To prevent the spread of COVID-19, the country of Paraguay immediately imposed a strict lockdown and managed to keep their cases low. Unfortunately, this put limitations and restrictions on people’s ability to work, worsening the situation for those already living day-to-day and experiencing food insecurity.
Diaconia, Global Aid Network (GAiN)’s Paraguayan partner, was unable to run trust groups due to a ban on public gatherings. Because of strict curfews and other restrictions, many of their clients’ businesses were impacted.
To help alleviate the stress of food insecurity for their clients’ families and others, Diaconia teamed up with Jesus Responde to run soup kitchens in multiple different communities. There are currently 49 active soup kitchens, reaching over 8,500 people.
Gloria Q., an employee of Diaconia, shared the impact that the soup kitchens are having in the communities, as well as the hearts and sacrifice of the women who are serving.
“I have had the opportunity and great pleasure of being able to spend a morning with several [Diaconia] clients who are running one of the soup kitchens. Having someone visit from the organization brings so much joy to the community and they are always very thankful for the both the material and moral support that they receive from Diaconia.
The women commented happily about their day-to-day experiences cooking for so many people in need. They are in a large squatter village and can’t serve every person but are very thankful to be able to reach so many families.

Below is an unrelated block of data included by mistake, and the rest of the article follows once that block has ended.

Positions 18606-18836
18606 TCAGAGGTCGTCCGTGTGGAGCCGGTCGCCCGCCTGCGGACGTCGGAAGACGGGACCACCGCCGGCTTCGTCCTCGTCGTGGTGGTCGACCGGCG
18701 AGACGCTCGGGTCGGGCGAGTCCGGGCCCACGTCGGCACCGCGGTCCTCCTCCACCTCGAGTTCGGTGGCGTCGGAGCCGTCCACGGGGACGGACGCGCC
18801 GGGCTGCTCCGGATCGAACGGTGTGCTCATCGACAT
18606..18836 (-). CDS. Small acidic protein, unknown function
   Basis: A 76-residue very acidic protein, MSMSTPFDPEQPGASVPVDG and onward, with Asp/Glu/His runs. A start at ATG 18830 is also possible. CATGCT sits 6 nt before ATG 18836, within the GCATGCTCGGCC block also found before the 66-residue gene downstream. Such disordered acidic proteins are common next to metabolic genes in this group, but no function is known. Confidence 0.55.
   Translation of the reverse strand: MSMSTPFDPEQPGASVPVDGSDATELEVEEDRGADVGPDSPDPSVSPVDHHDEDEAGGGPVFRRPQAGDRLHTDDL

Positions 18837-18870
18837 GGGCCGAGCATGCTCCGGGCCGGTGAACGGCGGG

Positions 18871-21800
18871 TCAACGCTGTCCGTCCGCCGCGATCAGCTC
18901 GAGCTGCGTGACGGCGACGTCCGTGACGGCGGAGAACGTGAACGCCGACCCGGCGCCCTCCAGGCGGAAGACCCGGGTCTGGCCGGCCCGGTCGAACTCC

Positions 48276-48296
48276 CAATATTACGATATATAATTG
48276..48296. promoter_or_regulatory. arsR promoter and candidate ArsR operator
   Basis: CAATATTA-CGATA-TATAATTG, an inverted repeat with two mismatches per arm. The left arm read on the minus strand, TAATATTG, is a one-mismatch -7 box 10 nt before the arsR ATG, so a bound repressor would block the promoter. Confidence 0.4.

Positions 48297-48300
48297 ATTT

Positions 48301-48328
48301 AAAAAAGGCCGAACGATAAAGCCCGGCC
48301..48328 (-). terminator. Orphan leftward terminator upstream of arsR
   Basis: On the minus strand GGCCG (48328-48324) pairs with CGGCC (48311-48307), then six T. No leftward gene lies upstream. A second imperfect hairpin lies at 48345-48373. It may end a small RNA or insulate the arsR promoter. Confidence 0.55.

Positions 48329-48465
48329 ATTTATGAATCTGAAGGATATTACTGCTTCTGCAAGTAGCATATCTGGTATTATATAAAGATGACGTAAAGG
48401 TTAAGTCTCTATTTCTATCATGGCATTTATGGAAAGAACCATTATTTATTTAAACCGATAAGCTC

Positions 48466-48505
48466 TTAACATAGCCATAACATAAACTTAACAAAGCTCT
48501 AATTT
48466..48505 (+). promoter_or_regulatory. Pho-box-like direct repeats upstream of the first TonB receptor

As they showed me their cooking space, I noticed that they had all of their utensils sanitized and clean and several families had brought firewood so that it would be enough when it came time to cook.
While their cooking space is a bit precarious, the women are not discouraged thanks to their positive attitudes and enthusiasm. They have notebooks where they record the quantity of people that attend every day and a small bank for those who wanted to contribute even the smallest coins to purchase meat for the next day.
Many of them work in recycling and have found themselves out of work temporarily.
Miriam, who is a Diaconía client, and Rosa, who is the owner of the house where they cook, are both Christians and are very grateful for the opportunity to share what God is doing in that place.
Every day, they ask the people attending to form a line where they will retrieve their food and, before serving, they share a Bible verse and pray for the needs that they express at that time.
Now, they don’t even have to ask for prayer requests, the people they serve make sure to remind them that it’s time to pray and most of all they look forward to the time of prayer before the food is served.
Rosa even commented that some people have shown up to leave a small piece of paper that has their prayer requests on the days that the soup kitchen doesn’t serve meals.
These women expressed how God works to not only provide supplies and materials, but also works spiritually and how he can change perspectives and mindsets when families hear His Word. Some, maybe only a few, but not any less important, are conscious that if they have even something small to eat at home, they don’t attend the soup kitchen so that those who need it most are able to eat, despite not having enough for themselves.
Some days, they play games and sing Christian songs with the children that come. If they show up early and the food isn’t ready yet, they take advantage of the time to have some fun with the younger kids. And then, after the meal, they go home even more joyful.
After spending a wonderful morning with the women of this soup kitchen, we had a time of prayer—thanking God for His mercy, asking Him to keep transforming hearts through this activity, and for taking care of each person who is exposed daily to COVID-19.
This was such a beautiful experience for me and filled me with such a feeling of satisfaction and, more importantly, joy. I thank God for each one of the women working in the soup kitchens that each and every day are willing and ready to serve their community without expecting anything in return.”